Ultraschall ist eines der am häufigsten genutzen, bildgebenden Verfahren in der Kardiologie. Dies ist durch die günstige Erzeugung, die Nicht-Invasivität und die Unschädlichkeit für die Patienten begründet. Nachteilig an den existierenden Geräten ist der Umstand, daß lediglich zwei-dimensionale Bilder generiert werden können. Zusätzlich können diese Bilder aufgrund anatomischer Gegebenheiten nicht aus einer wahlfreien Position akquiriert werden. Dies erschwert die Analyse der Daten und folglich die Diagnose. Mit dieser Arbeit wurden neue, algorithmische Aspekte des vier-dimensionalen, kardiologischen Ultraschalls ausgehend von der Akquisition der Rohdaten, deren Synchronisation und Rekonstruktion bis hin zur Visualisierung bearbeitet. In einem zusätzlichen Kapitel wurde eine neue Technik zur weiteren Aufwertung der Visualisierung, sowie zur visuellen Bearbeitung der Ultraschalldaten entwickelt. Durch die hier entwickelten Verfahren ist es möglich bestimmte Einschränkungen des kardiologischen Ultraschalls aufzuheben oder zumindest zu mildern. Hierunter zählen vor allem die Einschränkung auf zwei-dimensionale Schnittbilder, sowie die eingeschränkte Sichtwahl.
Die vorliegende Arbeit beschäftigt sich mit der visuellen Kontrolle raumplanerischer Entwürfe. Grundlage der Überlegungen ist das gegenwärtige Verfahren, der Planungsprozess, das zur Erstellung der Entwürfe führt. Der Entscheidungsweg hin zum endgültigen Ergebnis erfolgt zurzeit noch ohne Rechnerunterstützung. Die in den Planungsprozess Involvierten stützen ihre Entscheidungen bspw. auf Pläne, eigene Erfahrungen und Statistiken und fertigen im Verlauf von Diskussionsrunden verschiedene Entwürfe an. Dieser Ablauf ist komplex, aufgrund der eingehenden Daten und der damit zusammenhängenden Diskussionen, und langwierig da erst nach einigen Iterationsschritten ein Ergebnis vorliegt. Die Arbeit verfolgt das Ziel, die Akteure durch eine Rechnerunterstützung schneller und zielgerichtet zu einer Entscheidungsfindung zu führen. Meine Untersuchung des Anwendungsumfeldes hat ergeben, dass dies nur möglich ist, wenn zum Einen das entstehende System in der Lage ist, die großen, heterogenen Datenmengen zu verarbeiten und andererseits die Visualisierung der Ergebnisse in einer Form erfolgt, die den Akteuren vom bisherigen Planungsprozess her bekannt ist. Die Visualisierung darf dabei keine bewertende Aussage treffen, sondern muss die Informationen der Analyse neutral in einem dem Nutzer bekannten Format abbilden. Als Ansatzpunkt stellt sich der informelle Bereich der Entscheidungsfindung dar. Es werden zwei Lösungswege aus dem Bereich der Clusteringalgorithmen verfolgt, die die großen Datenmengen verarbeiten und analysieren. Als Ergebnis erhalten die Akteure durch das Voronoi-Diagramm direkt einen Entwurf, der die Einschätzungen aller Akteure widerspiegelt und durch ein Übereinanderlegen mit der Karte des Plangebietes dem klassischen Format im Rahmen des Planungsprozesses entspricht. Dadurch wird die Akzeptanz der Rechnerunterstützung bei den Beteiligten des Planungsprozesses gesteigert. Sollte dieser Entwurf noch keine direkte Zustimmung finden, kann über die entwickelte Informationsvisualisierung eine Anzeige und in der Folge eine Anpassung der Eingangsgrößen erfolgen und somit sehr schnell ein neuer Entwurf entwickelt werden. Die Visualisierung übernimmt dabei die Funktion der bisher in Papierform erstellten Pläne im Entscheidungsprozess und bietet damit auch fachfremden Beteiligten eine visuelle Kontrollmöglichkeit der Qualität des Entwurfes. Insgesamt werden mit dem Tool IKone die Akteure in Anlehnung an die standardmäßigen Abläufe und visuellen Darstellungen mittels eines rechnergestützten Systems unterstützt.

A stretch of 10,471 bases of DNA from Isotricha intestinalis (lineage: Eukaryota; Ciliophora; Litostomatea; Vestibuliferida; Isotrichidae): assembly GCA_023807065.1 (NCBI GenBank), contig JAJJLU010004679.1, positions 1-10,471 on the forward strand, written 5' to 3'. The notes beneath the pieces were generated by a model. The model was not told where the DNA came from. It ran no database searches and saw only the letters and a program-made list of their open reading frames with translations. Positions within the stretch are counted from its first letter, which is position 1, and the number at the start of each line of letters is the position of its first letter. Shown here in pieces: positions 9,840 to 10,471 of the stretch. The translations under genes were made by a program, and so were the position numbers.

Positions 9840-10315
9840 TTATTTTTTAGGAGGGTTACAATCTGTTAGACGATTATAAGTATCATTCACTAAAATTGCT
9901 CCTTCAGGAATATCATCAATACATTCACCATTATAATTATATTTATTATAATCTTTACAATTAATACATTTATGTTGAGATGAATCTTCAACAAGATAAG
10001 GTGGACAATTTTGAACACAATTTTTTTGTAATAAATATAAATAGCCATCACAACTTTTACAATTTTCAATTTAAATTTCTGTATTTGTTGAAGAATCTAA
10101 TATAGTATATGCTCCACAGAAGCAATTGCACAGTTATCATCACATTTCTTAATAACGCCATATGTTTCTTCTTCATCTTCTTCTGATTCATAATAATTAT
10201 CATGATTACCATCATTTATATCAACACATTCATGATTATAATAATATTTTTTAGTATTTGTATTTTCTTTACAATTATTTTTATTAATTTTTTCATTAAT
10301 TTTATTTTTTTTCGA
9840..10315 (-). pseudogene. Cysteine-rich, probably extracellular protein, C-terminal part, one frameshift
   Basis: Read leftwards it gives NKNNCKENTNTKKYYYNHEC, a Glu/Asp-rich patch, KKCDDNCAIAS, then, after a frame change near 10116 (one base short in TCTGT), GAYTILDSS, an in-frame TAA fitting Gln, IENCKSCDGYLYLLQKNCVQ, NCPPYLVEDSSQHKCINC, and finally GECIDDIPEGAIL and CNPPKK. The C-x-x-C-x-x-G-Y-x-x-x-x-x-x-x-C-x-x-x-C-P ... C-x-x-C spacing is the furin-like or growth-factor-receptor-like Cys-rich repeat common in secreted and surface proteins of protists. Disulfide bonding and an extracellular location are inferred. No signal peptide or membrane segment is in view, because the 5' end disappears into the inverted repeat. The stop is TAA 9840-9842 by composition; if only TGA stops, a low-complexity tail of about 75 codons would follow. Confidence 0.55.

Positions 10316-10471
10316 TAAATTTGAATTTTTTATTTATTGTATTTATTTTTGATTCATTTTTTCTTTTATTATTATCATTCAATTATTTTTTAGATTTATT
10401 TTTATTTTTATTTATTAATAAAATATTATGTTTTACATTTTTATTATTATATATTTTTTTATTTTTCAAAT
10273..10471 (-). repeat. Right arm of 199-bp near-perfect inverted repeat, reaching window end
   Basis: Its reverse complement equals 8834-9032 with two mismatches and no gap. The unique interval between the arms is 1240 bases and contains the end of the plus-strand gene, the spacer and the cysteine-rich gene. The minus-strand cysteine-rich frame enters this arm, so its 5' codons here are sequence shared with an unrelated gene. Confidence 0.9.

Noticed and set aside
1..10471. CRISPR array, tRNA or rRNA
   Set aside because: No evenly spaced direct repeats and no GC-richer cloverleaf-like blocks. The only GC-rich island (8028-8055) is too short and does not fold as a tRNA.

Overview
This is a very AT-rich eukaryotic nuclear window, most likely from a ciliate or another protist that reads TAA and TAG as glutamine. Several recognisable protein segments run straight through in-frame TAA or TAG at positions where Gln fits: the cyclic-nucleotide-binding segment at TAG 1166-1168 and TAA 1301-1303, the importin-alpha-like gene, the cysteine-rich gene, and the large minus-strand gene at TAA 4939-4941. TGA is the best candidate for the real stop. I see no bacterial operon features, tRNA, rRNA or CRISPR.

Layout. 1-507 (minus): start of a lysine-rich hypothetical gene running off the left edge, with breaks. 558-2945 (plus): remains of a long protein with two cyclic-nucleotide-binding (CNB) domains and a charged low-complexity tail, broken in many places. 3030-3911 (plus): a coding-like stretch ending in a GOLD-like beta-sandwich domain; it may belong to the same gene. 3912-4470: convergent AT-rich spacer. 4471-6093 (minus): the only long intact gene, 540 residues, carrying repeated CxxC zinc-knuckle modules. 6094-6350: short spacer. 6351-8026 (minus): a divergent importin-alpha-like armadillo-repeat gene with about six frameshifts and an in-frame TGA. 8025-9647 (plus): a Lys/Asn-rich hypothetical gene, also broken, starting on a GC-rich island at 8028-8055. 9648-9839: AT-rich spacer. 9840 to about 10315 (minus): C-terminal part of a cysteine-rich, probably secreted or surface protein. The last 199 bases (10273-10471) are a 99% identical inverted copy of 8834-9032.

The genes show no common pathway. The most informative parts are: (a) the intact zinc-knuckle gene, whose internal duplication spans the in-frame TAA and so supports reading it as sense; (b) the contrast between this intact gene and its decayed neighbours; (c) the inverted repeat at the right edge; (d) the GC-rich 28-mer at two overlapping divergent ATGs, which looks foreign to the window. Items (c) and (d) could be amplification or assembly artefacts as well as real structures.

This thesis discusses several applications of computational topology to the visualization
of scalar fields. Scalar field data come from different measurements and simulations. The
intrinsic properties of this kind of data, which make the visualization of it to a complicated
task, are the large size and presence of noise. Computational topology is a powerful tool
for automatic feature extraction, which allows the user to interpret the information contained
in the dataset in a more efficient way. Utilizing it one can make the main purpose of
scientific visualization, namely extracting knowledge from data, a more convenient task.
Volume rendering is a class of methods designed for realistic visual representation of 3D
scalar fields. It is used in a wide range of applications with different data size, noise
rate and requirements on interactivity and flexibility. At the moment there is no known
technique which can meet the needs of every application domain, therefore development
of methods solving specific problems is required. One of such algorithms, designed for
rendering of noisy data with high frequencies is presented in the first part of this thesis.
The method works with multidimensional transfer functions and is especially suited for